Who owns the Syrian revolution?

kobane

Naila Bozo writes: I recognized the importance of Syria in my life through my separation from it. The hours before going to the airport made me feel weak. The departure from Syria was a small but recurring trauma. I was not merely putting kilometers between Syria and myself; I felt I had travelled for centuries, travelled through galaxies as soon as I landed in Europe. Only a few hours after leaving the country, Syria felt like nothing but a hazy memory.

I do not know if I can put a claim to Syria as my home but that sunbaked, dusty country with the coincidental palm trees scattered by the roads, with the empty red bags of potato chips blowing in the gutter and the sound of Umm Kulthum owns me. I can still conjure the warmth of the yellow taxis’ leather seats under my fingers.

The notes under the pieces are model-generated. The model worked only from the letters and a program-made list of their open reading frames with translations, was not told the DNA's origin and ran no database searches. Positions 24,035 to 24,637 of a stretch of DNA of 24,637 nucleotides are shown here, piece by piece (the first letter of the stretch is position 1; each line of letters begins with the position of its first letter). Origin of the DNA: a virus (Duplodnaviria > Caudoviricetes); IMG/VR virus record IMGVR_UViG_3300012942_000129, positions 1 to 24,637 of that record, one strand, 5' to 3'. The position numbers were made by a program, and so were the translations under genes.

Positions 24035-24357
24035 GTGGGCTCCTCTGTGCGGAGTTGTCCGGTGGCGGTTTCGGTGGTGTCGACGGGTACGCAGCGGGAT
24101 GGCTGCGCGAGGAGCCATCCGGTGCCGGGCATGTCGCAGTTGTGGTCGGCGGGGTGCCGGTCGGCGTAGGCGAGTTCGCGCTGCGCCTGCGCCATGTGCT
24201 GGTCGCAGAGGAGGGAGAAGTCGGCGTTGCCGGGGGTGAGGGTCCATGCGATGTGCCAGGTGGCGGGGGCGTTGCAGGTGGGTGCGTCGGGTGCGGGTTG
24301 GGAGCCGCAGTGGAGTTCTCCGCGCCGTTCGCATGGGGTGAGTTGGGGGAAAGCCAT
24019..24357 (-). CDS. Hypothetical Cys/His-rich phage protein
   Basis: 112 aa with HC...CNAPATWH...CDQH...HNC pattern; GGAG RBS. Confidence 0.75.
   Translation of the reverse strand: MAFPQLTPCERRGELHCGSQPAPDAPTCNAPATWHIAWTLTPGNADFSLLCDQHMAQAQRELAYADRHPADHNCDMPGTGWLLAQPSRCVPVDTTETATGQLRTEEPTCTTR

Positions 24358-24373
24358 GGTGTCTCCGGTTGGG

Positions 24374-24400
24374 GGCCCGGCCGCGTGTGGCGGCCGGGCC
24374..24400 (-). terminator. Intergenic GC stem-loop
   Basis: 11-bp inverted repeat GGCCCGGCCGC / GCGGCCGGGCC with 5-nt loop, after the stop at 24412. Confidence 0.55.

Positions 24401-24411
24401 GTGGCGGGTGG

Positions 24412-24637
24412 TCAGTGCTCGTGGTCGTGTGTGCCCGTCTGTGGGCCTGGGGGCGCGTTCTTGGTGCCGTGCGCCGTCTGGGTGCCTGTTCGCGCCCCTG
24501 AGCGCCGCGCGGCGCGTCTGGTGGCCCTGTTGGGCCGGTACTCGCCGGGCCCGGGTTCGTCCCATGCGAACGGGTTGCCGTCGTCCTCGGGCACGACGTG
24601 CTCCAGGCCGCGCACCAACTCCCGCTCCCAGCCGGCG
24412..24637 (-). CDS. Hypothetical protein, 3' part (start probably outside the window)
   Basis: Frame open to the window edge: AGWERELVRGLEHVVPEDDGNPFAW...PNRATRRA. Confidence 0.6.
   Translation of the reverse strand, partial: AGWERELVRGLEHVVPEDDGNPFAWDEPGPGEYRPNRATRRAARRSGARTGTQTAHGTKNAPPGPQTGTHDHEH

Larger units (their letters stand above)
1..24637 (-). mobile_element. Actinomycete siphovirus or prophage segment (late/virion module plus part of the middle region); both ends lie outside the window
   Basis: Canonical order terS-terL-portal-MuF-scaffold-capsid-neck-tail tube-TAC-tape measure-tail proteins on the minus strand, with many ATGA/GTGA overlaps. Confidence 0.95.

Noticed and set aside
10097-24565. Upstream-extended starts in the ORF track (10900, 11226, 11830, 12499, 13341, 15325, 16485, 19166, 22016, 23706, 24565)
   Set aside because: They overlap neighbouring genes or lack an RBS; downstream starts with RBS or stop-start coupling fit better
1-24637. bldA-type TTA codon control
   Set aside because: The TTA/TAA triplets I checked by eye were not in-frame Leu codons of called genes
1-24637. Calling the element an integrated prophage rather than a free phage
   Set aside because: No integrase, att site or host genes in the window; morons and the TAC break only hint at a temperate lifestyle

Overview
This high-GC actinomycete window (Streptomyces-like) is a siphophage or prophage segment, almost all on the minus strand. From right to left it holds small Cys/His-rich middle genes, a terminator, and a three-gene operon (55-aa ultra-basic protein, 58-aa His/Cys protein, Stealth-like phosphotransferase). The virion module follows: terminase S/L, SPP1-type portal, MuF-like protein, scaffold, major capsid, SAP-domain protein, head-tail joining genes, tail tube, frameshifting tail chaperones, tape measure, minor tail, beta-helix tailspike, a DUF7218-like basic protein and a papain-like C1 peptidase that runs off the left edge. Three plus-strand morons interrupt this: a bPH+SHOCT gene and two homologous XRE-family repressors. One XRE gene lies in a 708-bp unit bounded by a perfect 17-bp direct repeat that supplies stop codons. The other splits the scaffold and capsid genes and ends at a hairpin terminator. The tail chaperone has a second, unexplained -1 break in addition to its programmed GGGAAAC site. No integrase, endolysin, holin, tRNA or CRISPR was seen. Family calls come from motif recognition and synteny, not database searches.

The claim to a home has grown more complex with the war in Syria. On one hand, there is a wish to be united with all Syrians against the dictatorial regime of Bashar al-Assad but on the other hand, one cannot ignore the Syrian armed and political opposition’s dubious alliance with Turkey, a state that has violated Kurdish rights for decades and recently intensified its crackdown upon Kurdish civilians and fighters. Today, the mutual mistrust between Syrian rebels and Kurdish fighters has intensified due to the former being a loose coalition that includes several formations within the so-called moderate Free Syrian Army that have varying degrees of affiliations with groups like Islamist rebel group Ahrar al-Sham and al-Qaeda’s branch in Syria, Jabhat al-Nusra while the latter is being accused of carrying out an expansionist agenda facilitated by U.S. and Russian airstrikes. [Continue reading…]

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